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Local Columns

November 1, 2011

Primus Mootry: A bully’s tale — what goes around, comes around

“One of the great attractions of patriotism — it fulfills our worst wishes. (As individuals or as nation), we are able, vicariously, to bully and cheat. Bully and cheat, what’s more, with a feeling that we are profoundly virtuous.” — Aldous Huxley                    

I am so ashamed. In a recent article, I told how I, as the drummer for my middle school Honor Guard, “accidentally bashed a bully in the face with my snare drum after he punched me hard in the chest for no reason. It was a lie.

I don’t like lies, even little white ones. As a result, all this week I’ve been sleepless, hands shaking, eyes bloodshot, feet swollen — miserable. Out of a vague sense of virtue, I feel obliged to tell you what really happened.

But, before coming clean to the world, it is probably worth taking a moment to talk about how virtuous people who are not normally liars (except, that is, for golfers and fishermen) get trapped in their own lies.

Things happen in life, like getting bullied. When these things happen, in hindsight you wish you had shown some backbone. But you didn’t. You froze.

In retelling the thing, however, you say what you should have said or would have done. You lie.

To the point, there is nothing more sickening to a man of profound virtue than his own crockpot lie, slow cooked in cowardice, righteous indignation, and seasoned with vengeance.

So, as I wrote, one long ago afternoon, as I stood at the big front doors before a convo waiting to rat-a-tat-tat the Honor Guard in, this big bully walked up and hit me for nothing ... and laughed.  That part is true.

But my reaction is not like I said it was. I said I smashed him across his face with my snare drum. But, I didn’t have the guts. I just grabbed where he hit me and looked down and away from him, too scared to make eye contact.

Lucky for me, though, the school principal had purchased a laser-guided, Invisible Potato Gun drone (IPG) programmed to zap kids who were late to class, improperly dressed, or who bullied other students. The IPG splatted a potato against the wall, barely an inch from the bully’s head.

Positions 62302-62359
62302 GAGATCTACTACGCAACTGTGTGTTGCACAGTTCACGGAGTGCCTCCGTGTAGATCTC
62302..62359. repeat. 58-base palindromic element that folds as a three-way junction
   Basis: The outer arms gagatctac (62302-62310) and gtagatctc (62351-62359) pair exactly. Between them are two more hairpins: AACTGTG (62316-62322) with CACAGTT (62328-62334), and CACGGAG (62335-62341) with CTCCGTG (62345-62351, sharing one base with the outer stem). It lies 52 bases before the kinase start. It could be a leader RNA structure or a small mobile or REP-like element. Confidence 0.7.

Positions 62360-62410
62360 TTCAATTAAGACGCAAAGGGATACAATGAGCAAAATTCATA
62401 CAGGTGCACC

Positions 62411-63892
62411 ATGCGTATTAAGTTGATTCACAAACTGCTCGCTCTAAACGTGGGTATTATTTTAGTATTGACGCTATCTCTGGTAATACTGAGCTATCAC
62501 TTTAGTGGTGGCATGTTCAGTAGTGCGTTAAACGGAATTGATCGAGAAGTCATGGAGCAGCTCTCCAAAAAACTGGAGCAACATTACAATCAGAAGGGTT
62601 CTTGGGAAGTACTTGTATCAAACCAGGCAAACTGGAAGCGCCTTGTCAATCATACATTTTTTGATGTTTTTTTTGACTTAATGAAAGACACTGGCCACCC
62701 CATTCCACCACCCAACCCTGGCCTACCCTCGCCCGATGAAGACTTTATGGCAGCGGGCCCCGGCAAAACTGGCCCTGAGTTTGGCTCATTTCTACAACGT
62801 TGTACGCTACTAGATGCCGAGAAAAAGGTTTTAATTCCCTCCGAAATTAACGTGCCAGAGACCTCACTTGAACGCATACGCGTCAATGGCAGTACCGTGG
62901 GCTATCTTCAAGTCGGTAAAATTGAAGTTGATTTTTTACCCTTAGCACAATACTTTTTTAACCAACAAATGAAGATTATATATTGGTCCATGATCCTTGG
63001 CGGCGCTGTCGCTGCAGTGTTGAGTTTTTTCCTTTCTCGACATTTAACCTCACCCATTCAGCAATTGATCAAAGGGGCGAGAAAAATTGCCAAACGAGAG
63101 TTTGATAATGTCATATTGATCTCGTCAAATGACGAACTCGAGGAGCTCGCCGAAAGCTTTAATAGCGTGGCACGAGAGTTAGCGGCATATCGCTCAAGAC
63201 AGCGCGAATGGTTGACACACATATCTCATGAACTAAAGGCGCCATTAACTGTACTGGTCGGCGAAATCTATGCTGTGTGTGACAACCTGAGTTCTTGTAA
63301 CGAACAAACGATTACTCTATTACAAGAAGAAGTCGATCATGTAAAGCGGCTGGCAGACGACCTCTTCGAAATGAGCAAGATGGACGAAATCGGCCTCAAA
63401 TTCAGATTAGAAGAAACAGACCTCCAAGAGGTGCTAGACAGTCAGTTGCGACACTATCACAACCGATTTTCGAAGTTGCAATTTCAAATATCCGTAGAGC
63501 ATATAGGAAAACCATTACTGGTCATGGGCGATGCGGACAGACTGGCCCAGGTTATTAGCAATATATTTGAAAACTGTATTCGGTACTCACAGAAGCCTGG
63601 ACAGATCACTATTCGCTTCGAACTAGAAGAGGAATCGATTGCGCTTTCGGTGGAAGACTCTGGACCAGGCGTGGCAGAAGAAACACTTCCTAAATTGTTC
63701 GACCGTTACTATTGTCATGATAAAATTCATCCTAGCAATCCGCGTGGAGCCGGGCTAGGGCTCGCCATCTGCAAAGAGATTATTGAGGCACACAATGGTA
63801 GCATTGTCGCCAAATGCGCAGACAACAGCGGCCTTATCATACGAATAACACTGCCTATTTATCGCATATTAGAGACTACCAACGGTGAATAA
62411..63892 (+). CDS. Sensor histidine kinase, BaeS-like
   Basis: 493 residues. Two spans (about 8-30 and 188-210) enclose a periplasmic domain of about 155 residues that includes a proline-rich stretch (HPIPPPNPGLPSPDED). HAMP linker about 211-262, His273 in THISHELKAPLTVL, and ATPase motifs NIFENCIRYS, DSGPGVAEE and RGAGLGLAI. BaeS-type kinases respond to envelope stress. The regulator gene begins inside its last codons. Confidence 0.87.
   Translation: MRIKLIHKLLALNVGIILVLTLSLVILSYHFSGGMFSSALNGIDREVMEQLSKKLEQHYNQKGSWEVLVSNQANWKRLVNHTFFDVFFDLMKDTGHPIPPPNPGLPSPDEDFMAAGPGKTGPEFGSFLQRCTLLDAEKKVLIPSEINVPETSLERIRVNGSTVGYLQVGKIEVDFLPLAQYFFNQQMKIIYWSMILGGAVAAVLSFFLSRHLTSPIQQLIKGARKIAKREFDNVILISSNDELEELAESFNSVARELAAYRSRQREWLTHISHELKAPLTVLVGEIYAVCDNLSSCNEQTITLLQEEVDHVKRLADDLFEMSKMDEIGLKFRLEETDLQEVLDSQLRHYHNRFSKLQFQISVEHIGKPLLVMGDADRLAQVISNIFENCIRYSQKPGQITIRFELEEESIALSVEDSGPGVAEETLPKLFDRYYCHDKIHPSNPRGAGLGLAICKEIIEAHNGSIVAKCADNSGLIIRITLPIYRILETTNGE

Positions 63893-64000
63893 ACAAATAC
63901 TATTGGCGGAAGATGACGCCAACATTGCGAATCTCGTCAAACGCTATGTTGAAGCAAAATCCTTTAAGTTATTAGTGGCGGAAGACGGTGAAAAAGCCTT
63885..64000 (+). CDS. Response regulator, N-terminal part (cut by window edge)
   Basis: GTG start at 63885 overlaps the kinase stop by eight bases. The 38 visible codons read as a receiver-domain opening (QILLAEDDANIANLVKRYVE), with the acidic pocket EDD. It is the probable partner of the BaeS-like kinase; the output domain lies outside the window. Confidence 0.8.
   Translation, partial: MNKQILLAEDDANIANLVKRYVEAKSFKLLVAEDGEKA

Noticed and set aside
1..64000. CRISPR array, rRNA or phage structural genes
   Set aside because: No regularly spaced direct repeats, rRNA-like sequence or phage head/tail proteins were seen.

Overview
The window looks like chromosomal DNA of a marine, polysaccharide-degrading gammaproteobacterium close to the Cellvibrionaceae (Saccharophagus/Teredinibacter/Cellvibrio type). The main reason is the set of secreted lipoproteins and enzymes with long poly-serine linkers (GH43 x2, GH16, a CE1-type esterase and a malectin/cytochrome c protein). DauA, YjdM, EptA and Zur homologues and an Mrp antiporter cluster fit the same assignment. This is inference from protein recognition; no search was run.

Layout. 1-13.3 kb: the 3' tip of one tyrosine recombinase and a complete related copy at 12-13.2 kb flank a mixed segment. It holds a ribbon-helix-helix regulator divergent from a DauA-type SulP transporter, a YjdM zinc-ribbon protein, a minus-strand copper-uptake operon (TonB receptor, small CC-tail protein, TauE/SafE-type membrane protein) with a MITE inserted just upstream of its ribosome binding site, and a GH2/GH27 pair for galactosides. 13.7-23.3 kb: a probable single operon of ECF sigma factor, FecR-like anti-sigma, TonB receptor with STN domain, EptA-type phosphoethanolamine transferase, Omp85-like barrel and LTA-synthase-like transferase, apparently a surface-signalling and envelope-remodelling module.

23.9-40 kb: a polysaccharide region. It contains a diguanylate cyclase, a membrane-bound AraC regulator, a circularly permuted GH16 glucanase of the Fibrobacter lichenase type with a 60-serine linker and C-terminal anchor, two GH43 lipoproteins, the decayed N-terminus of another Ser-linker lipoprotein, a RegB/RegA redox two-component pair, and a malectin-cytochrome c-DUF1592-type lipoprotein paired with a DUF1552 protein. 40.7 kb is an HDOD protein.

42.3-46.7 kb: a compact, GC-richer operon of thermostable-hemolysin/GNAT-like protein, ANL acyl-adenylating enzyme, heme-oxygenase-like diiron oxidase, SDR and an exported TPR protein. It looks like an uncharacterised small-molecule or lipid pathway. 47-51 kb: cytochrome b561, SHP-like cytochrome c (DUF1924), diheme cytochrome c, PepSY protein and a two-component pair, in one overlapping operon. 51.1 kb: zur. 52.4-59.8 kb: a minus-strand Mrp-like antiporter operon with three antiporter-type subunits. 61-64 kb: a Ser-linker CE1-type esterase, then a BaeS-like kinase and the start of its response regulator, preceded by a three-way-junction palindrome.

The terrified bully took off running. The Guard guys gave chase. As the bully scuttled underneath a teacher’s desk, a guardsman caught him by his flailing heels. I cheered.

One guy had a loaded water pistol and, without going into the gory details, SQUIRT!, he shot the bully between the eyes. A gathering student mob cheered. But that’s not the whole story.

False virtue is often the source of self-destruction. You know, it’s like someone once said: ”false patriotism is the hiding place of scoundrels.” Or something like that.

Anyway, I later became so entangled in my”tough guy” lie about hitting the guy with my drum I felt obligated to keep telling it. To make it even more real, I decided to try out the drum on a few kids.

It worked. If a kid said something to me I didn’t like, I’d slam the drum across his or her face.  Pretty soon, it didn’t take much of anything to provoke me.

Some unsuspecting kid would say ”hello,” and BLAM!, right across the face with the drum I now carried at all times. To be honest, it felt good to be the new bully at school.

Next thing you know, an IPG potato comes out of nowhere and smashes just past my head into the wall. Well, lickety-split, I dashed for safety. I heard the angry shouts of a gathering mob of virtuous classmates.

They caught me. Some kid grabbed me by my heels and started dragging me down the hallway. Other kids took turns whacking me across the face, head and back.

I was all but out of it when I saw the principal’s face. Bloodshot eyes. Twisted lips. His big toe throbbing as his miserable feet burst through leather and shoe laces.

It was then I saw the huge spit ball he held high above his head before bringing it down hard on my head. That, and the sound of students cheering, is the last thing I remember.  As the old folks say, what goes around, comes around. Now that’s the truth.

Have a nice day.

Primus Mootry is an Anderson resident. His columns appear each Wednesday.

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